- AutoBody & Collision
- Auto Glass
- Mechanical & Electronic
- Insurance Claim / Private
Just as with household paints, auto body paints are not bought as ready mixed colours but are mixed from toners based on a formula. This is about where the similarities end as the additive choices and spraying decisions are much more complex than with house paint.
The colour coat is sprayed first and is followed, after some time drying, by a clear top coat to provide durability and protection.
Colour and appearance is largely determined by the toners used, but is also affected by spray gun pressure, distance from the gun the panel, the number of coats, the colour of the base primer coat and whether the surface being sprayed is plastic or metal.
For any given paint code, there can often be as many as 8 or 10 variant choices. If the same colour has been used by the manufacturer for several years, it will be certain to have many subtly different variants. The paint manufacturers work hard to research these variants and supply codes but even with this, a good result is as much art as it is science. Technical skill, knowledge and experience are all essential to properly applying the complex colours of today’s vehicles.
Waterborne automotive paint, which was being used in Europe in the early 2000s and came to Canada in 2007, is safer and more environmentally friendly than paints made with harsh solvents.
This paint has been mandated in Canada since 2012 but Tsawwassen Collision saw the importance of this cleaner paint as soon as it became available and in 2007 we were one of the first BC shops to make the change to waterborne paint, with the Sikkens Auto Wave system from Akzo Coatings.
The odour from the evaporation of the volatile solvents in the previous generations of paint was very pronounced, with obvious environmental damage. With water based paint the effects on both the environment and the health of the front line workers using the material have been dramatically reduced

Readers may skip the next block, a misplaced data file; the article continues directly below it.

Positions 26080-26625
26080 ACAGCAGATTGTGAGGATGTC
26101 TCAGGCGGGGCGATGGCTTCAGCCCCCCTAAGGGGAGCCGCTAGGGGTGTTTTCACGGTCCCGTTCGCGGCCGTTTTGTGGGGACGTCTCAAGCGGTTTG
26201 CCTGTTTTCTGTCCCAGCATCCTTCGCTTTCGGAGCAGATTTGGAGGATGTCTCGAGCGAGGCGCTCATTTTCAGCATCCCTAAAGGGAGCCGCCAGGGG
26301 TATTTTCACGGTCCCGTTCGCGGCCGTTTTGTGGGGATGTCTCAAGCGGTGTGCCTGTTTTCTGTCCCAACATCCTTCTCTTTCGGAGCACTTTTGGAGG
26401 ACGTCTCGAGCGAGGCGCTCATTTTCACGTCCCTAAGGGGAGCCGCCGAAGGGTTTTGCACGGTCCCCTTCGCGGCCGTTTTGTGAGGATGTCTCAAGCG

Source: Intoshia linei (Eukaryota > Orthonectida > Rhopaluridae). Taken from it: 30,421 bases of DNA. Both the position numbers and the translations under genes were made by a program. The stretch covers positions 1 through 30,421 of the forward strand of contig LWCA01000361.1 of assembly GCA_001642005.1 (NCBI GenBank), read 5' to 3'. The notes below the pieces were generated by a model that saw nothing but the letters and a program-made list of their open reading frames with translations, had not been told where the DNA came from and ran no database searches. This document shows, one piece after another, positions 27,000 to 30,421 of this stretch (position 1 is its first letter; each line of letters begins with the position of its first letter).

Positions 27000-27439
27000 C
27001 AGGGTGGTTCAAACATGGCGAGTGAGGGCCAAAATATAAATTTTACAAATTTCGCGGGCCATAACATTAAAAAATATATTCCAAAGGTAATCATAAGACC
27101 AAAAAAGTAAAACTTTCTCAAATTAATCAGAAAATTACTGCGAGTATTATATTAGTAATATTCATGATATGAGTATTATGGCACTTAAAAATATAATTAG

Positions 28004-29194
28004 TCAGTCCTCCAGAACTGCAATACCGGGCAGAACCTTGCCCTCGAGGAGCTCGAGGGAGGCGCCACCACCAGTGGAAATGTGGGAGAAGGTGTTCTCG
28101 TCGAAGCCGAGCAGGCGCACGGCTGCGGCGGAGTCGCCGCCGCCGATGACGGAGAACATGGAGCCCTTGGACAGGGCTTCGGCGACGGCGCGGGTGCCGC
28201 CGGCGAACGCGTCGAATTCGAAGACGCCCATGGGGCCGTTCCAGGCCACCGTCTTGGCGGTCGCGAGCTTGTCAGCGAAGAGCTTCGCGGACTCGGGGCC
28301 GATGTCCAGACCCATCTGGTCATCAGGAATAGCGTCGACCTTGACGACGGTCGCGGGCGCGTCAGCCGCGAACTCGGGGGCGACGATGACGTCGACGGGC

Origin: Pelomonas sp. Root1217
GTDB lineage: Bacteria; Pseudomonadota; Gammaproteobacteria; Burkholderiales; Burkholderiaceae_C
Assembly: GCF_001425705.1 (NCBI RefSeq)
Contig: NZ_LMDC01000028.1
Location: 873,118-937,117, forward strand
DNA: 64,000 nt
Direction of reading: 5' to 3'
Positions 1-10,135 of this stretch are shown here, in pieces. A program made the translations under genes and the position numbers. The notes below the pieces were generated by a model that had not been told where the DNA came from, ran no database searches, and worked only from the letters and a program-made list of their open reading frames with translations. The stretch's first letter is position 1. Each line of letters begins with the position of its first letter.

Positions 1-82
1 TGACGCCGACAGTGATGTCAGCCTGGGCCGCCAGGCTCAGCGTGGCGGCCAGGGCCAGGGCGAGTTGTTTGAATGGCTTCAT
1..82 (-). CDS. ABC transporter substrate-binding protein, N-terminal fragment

At Tsawwassen Collision we are proud to have been an early adopter and industry leader in this clean paint technology.
We were able to use our old technology spray booth for the first year of waterborne paint use, but by the end of 2008 we could see that we could not meet production requirements without a significant upgrade.
Solvent based paint, which was in use prior to 2007, can be used with moderate heat and air movement with productivity benefits gained with high heat at the drying stage.
Waterborne paint drying requires the evaporation of water and heat is not enough for this. A high volume of air flow is also needed and, while this could be accomplished with retrofits to older spray booths, the decision was made in 2008 to move to the leading edge of spray booth technology with a Junair 4 spray booth, designed specifically for waterborne paint. Junair is a British manufacturer with their North American spray booths made under license in California.
This was installed in early 2009 with a complete reworking of the electronic control systems and software in 2015 bringing it up to very current Junair 5 standards.
Waterborne was a revolutionary change in automotive paint, but since then the changes have been evolutionary and spray booth technology has not changed significantly. It is anticipated that our Junair booth, which was at the upper end of quality and features in 2009, will be fully functional for at least another 10 years.